XX presents a concert featuring collaboration between women. Live motion tracking, video, performance art, sung poetry, amplified hair, a talking disklavier, delicate percussion, and gritty solo bass come together in a fabric that explores themes of radical biological forms, domestic violence and space, feeling at home, and fragility. The concert is configured partly as an homage to the late and great Pauline Oliveros, and features her work Bye-Bye Butterfly as well as her correspondence with various female collaborators.

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Fernanda Aoki Navarro is a musician born in Brazil based in San Diego, California. She works with acoustic and electroacoustic music and has been exploring performance art and multimedia installations. She's engaged with promoting experimental and contemporary music and worked as a producer and curator of concerts and music festivals.
She's a PhD candidate at UCSD, studying with Roger Reynolds and Rand Steiger.
She doesn’t believe in the idea that a bio makes music more interesting.
Fernanda doesn’t like to be reduced to a gender, doesn’t know how to samba, procrastinates to write program notes, doesn’t know how to react to compliments or critiques, goes to the cinema every week, drinks coffee every day.www.fernandanavarro.net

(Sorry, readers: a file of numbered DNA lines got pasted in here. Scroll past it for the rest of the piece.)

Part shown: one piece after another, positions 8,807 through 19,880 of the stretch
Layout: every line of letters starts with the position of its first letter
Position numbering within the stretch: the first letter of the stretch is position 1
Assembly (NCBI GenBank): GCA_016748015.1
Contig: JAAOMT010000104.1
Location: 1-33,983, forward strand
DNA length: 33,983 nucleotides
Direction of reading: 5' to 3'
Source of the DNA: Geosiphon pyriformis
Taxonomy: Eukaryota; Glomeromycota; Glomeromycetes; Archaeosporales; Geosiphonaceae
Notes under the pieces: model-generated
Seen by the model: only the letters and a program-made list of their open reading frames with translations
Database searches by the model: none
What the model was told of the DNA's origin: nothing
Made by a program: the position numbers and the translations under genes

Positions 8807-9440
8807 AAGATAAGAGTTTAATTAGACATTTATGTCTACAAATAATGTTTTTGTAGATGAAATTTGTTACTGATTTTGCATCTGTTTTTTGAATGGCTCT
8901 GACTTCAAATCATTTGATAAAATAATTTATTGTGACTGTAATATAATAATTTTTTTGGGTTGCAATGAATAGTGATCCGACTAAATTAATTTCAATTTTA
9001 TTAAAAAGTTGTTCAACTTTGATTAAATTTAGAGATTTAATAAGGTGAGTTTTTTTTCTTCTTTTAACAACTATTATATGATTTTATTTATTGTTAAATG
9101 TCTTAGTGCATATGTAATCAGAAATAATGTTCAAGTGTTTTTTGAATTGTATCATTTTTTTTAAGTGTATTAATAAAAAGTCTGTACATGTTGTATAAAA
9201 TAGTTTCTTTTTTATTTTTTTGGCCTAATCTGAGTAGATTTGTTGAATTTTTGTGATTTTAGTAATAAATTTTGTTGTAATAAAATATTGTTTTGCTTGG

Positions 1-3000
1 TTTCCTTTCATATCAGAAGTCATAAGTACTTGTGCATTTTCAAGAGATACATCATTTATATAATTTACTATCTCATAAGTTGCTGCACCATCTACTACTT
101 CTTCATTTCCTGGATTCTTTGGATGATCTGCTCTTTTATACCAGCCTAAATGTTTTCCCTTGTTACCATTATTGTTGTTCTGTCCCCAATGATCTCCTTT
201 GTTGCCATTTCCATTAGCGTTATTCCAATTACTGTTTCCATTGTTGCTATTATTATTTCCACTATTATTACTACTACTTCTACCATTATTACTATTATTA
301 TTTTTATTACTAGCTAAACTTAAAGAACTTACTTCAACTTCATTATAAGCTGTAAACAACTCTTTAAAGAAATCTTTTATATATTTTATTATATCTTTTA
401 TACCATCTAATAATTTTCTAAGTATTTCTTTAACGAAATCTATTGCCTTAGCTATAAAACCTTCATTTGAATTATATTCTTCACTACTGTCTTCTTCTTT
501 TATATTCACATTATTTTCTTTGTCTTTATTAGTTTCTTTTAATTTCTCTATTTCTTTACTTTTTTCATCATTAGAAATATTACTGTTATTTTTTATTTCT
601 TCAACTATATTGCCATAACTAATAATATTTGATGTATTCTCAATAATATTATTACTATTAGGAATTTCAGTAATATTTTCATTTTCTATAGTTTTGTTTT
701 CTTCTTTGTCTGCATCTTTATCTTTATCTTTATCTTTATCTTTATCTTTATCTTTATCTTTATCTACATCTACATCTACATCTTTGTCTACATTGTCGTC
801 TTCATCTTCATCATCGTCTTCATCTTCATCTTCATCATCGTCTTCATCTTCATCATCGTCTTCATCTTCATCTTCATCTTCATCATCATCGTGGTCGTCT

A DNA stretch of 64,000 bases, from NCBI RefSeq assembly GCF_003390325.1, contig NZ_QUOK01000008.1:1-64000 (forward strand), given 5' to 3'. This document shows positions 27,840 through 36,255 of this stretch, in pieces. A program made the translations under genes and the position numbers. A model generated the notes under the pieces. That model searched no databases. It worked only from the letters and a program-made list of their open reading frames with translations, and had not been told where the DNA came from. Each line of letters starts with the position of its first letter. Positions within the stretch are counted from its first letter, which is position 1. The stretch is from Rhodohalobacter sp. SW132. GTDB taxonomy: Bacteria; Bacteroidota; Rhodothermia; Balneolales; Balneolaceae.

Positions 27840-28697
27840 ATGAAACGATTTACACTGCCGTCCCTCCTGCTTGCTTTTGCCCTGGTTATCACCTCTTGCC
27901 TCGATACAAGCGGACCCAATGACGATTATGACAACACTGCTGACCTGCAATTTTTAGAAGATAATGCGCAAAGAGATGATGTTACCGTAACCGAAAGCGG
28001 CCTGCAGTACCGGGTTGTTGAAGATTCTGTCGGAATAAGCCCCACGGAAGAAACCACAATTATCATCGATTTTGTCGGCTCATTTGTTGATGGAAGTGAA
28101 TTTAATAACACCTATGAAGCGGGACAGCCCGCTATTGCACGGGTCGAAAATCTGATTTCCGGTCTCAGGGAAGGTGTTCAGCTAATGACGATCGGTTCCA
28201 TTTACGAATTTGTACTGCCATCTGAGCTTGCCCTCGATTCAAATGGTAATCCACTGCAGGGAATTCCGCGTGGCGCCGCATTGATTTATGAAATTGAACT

Barbara Byers is a vocal artist interested in folk traditions, extended technique and exploring the relationship between sound, movement and the environment.

Carolyn Chen has made music for supermarket, demolition district, and the dark. Recent projects include a story for ASL interpreter strung to chimes at a distance and a commission for Klangforum Wien. Her work has been presented in 22 countries and described by The New York Times as “the evening’s most consistently alluring … a quiet but lush meditation.” For a decade she has studied the guqin, the Chinese 7-string zither traditionally played for private meditation in nature, which has informed her thinking on listening in social spaces. www.carolyn-chen.com